There is strong epidemiological evidence that respiratory viral infections are associated with 80–85% of asthma exacerbations in children. There is less evidence in adults, but the available data suggest viruses are associated with around two-thirds to three-quarters of exacerbations in adults. These associations include severe exacerbations requiring hospitalisation. The most common viruses detected in these studies were rhinoviruses, accounting for two-thirds of viruses detected.
Asthmatics have increased susceptibility to respiratory virus infection and have recently been shown to have profoundly defective interferon-β responses to virus infection, resulting in increased virus replication.
Atypical bacterial infections are also associated with chronic asthma and asthma exacerbations and a recent study indicates antibiotic therapy active against atypical bacteria is effective in treatment of exacerbations. Recent data also indicates asthmatics are at increased risk of invasive pneumococcal disease, suggesting they may also have impaired antibacterial immunity.
Research is urgently required to determine whether augmenting anti-infective immunity is beneficial in the treatment/prevention of asthma exacerbations. More recent data also implicates viruses in the majority of exacerbations of chronic obstructive pulmonary disease. Studies are also required investigating anti-infective host defence in chronic obstructive pulmonary disease.
Respiratory tract infections are the most common infections to afflict mankind and are responsible for an enormous burden of disease, ranging from trivial mild common colds, to severe fatal pneumonias. All known respiratory viruses are able to produce the illness complex recognised as the common cold. It has also long been recognised that respiratory viruses associated with upper respiratory infections, such as influenza, parainfluenza, respiratory syncytial virus (RSV) and adenoviruses are also frequently associated with lower respiratory tract infections. Although there is a good deal of overlap in the disease spectra associated with these viruses, adenoviruses are classically associated with severe destructive pneumonias, influenza with acute bronchitis and pneumonia, parainfluenza viruses with laryngotracheobronchitis and RSV with acute bronchiolitis.
Rhinoviruses are the commonest pathogens of the respiratory tract. Their identification was achieved only 4 decades ago; however, they are the cause of the majority of common colds, a disease affecting all human populations and causing considerable morbidity and an enormous economic burden worldwide [1, 2]. Nevertheless, probably due to the benign nature of most rhinovirus colds, little attention has been paid to these viruses until recent years, when they have been implicated in acute exacerbations of asthma and chronic obstructive pulmonary disease (COPD). Several early studies sought to objectively establish a link between virus infections and asthma exacerbations [3–5]; however, it was only after the advent of PCR-based detection methodologies that it was demonstrated that the vast majority of asthma exacerbations in children  and between half to three-quarters in adults [7, 8] are associated with respiratory viral infections. In these studies, rhinoviruses were the most frequently identified pathogen.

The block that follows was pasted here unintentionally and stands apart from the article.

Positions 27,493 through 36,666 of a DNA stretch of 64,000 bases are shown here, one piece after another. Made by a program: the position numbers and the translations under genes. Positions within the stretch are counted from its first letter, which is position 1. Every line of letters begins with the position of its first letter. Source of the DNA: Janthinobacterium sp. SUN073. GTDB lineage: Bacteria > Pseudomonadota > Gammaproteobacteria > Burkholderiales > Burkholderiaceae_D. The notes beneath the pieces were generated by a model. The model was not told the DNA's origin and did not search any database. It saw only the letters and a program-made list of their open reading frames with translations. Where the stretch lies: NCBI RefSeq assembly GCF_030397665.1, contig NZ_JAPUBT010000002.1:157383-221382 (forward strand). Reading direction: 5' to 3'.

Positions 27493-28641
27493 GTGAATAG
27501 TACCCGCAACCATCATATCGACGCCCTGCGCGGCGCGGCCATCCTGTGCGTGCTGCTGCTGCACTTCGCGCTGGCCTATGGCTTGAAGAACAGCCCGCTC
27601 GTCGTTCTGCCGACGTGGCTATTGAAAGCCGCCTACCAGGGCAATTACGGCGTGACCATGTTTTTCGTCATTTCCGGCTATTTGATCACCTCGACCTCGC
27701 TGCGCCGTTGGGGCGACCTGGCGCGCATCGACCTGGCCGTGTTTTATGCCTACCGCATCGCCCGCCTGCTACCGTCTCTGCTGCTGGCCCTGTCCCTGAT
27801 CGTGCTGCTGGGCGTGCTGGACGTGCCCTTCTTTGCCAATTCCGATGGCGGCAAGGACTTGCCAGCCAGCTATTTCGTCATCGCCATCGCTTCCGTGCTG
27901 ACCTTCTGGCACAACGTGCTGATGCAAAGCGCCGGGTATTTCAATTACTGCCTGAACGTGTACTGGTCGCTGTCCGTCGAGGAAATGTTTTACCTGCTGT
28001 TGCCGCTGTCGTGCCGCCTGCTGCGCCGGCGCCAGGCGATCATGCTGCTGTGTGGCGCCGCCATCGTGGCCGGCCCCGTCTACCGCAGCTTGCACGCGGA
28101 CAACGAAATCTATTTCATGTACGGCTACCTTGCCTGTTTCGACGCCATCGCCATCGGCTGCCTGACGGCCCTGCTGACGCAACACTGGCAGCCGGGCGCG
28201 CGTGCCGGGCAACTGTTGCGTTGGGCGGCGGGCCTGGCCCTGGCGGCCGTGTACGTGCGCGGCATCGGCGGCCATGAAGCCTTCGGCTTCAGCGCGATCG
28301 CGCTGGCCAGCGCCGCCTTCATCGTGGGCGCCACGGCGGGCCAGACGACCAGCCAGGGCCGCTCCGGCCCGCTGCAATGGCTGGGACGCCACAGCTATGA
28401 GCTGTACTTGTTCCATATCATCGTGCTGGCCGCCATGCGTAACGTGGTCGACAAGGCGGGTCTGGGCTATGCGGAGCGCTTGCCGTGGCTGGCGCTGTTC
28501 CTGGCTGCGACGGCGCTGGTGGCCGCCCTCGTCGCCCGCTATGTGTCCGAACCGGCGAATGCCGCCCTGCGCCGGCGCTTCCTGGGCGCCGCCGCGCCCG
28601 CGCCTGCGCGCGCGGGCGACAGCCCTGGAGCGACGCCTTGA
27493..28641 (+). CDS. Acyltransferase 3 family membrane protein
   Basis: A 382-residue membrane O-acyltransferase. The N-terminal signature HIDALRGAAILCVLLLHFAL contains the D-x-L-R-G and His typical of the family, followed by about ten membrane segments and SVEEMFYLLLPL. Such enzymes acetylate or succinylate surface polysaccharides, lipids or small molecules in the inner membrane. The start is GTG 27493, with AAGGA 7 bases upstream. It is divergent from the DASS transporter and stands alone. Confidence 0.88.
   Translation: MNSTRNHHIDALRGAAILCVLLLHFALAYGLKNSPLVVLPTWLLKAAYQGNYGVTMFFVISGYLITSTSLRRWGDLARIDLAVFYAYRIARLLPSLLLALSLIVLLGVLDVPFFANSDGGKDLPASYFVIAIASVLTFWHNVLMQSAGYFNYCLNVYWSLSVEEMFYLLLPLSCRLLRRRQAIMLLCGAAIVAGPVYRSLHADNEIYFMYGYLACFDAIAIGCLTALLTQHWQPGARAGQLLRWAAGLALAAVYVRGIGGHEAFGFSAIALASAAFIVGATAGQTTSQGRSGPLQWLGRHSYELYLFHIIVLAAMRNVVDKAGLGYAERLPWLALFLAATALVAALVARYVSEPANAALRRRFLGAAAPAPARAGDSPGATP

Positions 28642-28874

These important epidemiological observations have raised considerable interest in the underlying mechanisms of virus-induced asthma exacerbations, the understanding of which could lead to new strategies for treatment. Recent studies have also suggested virus infections are a major cause of acute exacerbations of COPD [9, 10]. This article will briefly review the clinical and epidemiological evidence linking virus infections with acute exacerbations of lower respiratory disease.
The epidemiological data linking viruses with exacerbations of airway disease has fuelled interest in the mechanisms of host defence against virus infection. A recent study has demonstrated deficient innate antiviral immunity in asthmatics ; this review will conclude with discussion of these exciting findings and the implications they have for the treatment and prevention of virus-induced exacerbations of airway disease.
CLINICAL AND EPIDEMIOLOGICAL EVIDENCE
Viruses and asthma exacerbations
A large number of epidemiological studies on the role of viruses in asthma exacerbations were performed during the 1970s and 1980s . Incidental studies attempted to isolate viruses in acute episodes of asthma, while prospective studies followed up patients with asthma and virus isolation was undertaken either during respiratory infections or on a regular basis. Several important conclusions were drawn from these early reports. First, while rhinoviruses were among the most prevalent microorganisms in the majority of cases, variability in their identification rates was observed between the studies and the overall identification rates correlated with the success or lack of success of rhinovirus detection. This strongly suggested deficiencies in rhinovirus detection methodology. Secondly, it was shown that early sampling is critical in the successful isolation of viruses , and that identification rates tend to be higher in outpatients or subjects from general practice than hospitalised patients and in prospective rather than incidental studies. Finally, only a few studies focused on adults, showing considerably lower overall and rhinovirus-specific identification rates than those obtained in children.